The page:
Why Isn’t This A Passive Activity?

In a prior post I began addressing some of the issues that face taxpayers who receive a K-1 form from a hedge fund or other publically traded partnership.  This time I want to focus on a footnote that shows up on some K-1s that indicates that the partnership or LLC is not a passive activity.  Passive vs non passive is an important distinction because losses generated by passive activities are limited.  I’m going to skip the background stuff and cut right to the chase.  The question is, if I have no involvement in the company (other than my investment), how can it be non-passive?

The short answer is, “because the IRC says so”.

Code section 1.469-1t(e) gives us the definition of a passive activity.  Paragraph (6) of that section specifically states that “an activity of trading personal property for the account of owners of interests in the activity is not a passive activity”.  So, the K-1 telling the investor that the partnership or LLC meets this definition.  The K-1 reflects income and loss from the trading of personal property on the investors behalf.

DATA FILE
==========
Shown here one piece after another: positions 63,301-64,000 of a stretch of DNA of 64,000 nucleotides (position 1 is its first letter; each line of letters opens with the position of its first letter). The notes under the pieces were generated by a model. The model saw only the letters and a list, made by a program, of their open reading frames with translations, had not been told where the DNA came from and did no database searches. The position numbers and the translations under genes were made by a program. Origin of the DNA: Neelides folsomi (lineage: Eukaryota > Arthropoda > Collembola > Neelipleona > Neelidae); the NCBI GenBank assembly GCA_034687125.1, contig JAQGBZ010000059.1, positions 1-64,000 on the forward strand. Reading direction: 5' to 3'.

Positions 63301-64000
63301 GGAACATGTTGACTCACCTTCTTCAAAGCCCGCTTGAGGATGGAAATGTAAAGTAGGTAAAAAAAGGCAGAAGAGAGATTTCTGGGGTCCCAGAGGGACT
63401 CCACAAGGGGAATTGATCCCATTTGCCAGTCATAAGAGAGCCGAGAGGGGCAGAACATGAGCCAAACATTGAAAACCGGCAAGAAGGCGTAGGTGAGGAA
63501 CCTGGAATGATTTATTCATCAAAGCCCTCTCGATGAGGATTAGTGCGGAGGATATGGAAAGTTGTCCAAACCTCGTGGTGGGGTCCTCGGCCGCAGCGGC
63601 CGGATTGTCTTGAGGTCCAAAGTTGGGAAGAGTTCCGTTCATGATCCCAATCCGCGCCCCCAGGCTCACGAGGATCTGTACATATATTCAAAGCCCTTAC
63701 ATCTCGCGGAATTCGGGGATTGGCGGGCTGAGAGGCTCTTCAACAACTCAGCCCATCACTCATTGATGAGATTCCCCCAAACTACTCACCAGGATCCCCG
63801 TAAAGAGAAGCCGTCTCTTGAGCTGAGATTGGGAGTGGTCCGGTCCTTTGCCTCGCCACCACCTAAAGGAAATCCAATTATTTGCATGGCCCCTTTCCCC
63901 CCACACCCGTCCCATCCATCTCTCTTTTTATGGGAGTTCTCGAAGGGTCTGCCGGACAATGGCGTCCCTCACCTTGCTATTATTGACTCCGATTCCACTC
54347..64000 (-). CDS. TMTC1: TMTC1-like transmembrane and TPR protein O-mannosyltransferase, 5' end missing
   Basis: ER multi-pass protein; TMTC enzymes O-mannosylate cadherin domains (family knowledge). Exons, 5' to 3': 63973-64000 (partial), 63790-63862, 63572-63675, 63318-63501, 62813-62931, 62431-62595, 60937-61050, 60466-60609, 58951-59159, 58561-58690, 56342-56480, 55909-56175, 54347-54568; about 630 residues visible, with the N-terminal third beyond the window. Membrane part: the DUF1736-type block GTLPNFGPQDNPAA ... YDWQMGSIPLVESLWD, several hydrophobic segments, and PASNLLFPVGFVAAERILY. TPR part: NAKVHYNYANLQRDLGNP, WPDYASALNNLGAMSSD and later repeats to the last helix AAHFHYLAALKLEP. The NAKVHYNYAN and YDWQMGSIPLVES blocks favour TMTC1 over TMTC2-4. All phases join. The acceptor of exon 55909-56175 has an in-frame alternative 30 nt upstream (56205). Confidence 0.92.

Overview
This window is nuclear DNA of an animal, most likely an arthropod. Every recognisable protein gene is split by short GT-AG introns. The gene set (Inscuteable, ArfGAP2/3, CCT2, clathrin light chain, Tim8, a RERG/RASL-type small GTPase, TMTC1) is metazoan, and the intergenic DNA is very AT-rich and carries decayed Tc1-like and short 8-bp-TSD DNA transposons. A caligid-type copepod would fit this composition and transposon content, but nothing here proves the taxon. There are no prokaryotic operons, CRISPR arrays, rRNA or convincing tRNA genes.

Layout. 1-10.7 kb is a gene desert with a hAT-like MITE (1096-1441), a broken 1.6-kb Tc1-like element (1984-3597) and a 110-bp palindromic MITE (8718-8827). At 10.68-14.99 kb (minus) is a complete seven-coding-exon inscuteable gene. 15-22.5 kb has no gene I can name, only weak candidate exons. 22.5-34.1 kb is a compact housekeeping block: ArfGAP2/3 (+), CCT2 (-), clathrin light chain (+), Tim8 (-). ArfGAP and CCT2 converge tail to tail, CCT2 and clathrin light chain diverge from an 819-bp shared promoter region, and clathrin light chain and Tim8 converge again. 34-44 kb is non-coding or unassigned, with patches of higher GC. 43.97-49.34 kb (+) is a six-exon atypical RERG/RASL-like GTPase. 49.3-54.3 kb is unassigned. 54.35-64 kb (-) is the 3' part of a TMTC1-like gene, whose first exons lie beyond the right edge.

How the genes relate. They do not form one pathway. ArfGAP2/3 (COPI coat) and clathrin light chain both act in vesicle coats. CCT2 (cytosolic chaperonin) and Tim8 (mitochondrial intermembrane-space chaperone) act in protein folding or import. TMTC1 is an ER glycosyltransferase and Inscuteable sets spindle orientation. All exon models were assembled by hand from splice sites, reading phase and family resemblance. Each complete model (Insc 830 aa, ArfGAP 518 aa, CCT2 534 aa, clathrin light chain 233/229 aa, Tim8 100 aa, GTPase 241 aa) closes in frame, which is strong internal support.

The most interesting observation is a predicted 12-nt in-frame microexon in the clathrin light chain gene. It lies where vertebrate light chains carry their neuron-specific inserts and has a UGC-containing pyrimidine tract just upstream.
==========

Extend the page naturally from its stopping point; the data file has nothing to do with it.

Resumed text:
So what?  Why is it such a big deal if the income is passive or non-passive?

It’s a big deal because of passive losses.  Passive losses are only deductible to the extent of passive income.  If, in a given year, you have more passive loss than you have passive income you can’t use the excess.  It has to be carried forward to future years.  If you are a taxpayer with big passive losses, you are looking for passive income.  The bad news is that income from a hedge fund that falls under 1.469-1T(e)(6) will not help you.

On the other hand, certain types of losses generated by a hedge fund might be fully deductible since they escape the passive loss rules.  However, the capital loss rules still apply.

Thanks to the sources for this post:

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